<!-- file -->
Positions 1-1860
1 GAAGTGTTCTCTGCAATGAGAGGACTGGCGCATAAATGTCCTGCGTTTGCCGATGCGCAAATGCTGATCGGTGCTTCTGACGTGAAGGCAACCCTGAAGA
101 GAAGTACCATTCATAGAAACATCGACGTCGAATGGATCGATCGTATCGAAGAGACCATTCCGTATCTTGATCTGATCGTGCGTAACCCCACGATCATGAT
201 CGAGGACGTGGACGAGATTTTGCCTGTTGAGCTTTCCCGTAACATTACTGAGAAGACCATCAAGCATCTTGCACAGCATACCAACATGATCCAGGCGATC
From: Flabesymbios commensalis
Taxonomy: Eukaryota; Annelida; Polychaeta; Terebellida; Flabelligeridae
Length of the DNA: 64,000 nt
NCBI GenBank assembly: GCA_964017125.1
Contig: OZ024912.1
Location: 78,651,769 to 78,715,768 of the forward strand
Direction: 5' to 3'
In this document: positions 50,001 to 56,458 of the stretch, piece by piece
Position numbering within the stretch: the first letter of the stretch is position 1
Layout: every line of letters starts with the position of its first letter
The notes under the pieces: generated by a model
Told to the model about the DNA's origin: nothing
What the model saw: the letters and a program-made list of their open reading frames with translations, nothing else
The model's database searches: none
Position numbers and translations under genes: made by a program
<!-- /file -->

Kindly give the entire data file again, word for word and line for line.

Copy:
Positions 1-1860
1 GAAGTGTTCTCTGCAATGAGAGGACTGGCGCATAAATGTCCTGCGTTTGCCGATGCGCAAATGCTGATCGGTGCTTCTGACGTGAAGGCAACCCTGAAGA
101 GAAGTACCATTCATAGAAACATCGACGTCGAATGGATCGATCGTATCGAAGAGACCATTCCGTATCTTGATCTGATCGTGCGTAACCCCACGATCATGAT
201 CGAGGACGTGGACGAGATTTTGCCTGTTGAGCTTTCCCGTAACATTACTGAGAAGACCATCAAGCATCTTGCACAGCATACCAACATGATCCAGGCGATC
From: Flabesymbios commensalis
Taxonomy: Eukaryota; Annelida; Polychaeta; Terebellida; Flabelligeridae
Length of the DNA: 64,000 nt
NCBI GenBank assembly: GCA_964017125.1
Contig: OZ024912.1
Location: 78,651,769 to 78,715,768 of the forward strand
Direction: 5' to 3'
In this document: positions 50,001 to 56,458 of the stretch, piece by piece
Position numbering within the stretch: the first letter of the stretch is position 1
Layout: every line of letters starts with the position of its first letter
The notes under the pieces: generated by a model
Told to the model about the DNA's origin: nothing
What the model saw: the letters and a program-made list of their open reading frames with translations, nothing else
The model's database searches: none
Position numbers and translations under genes: made by a program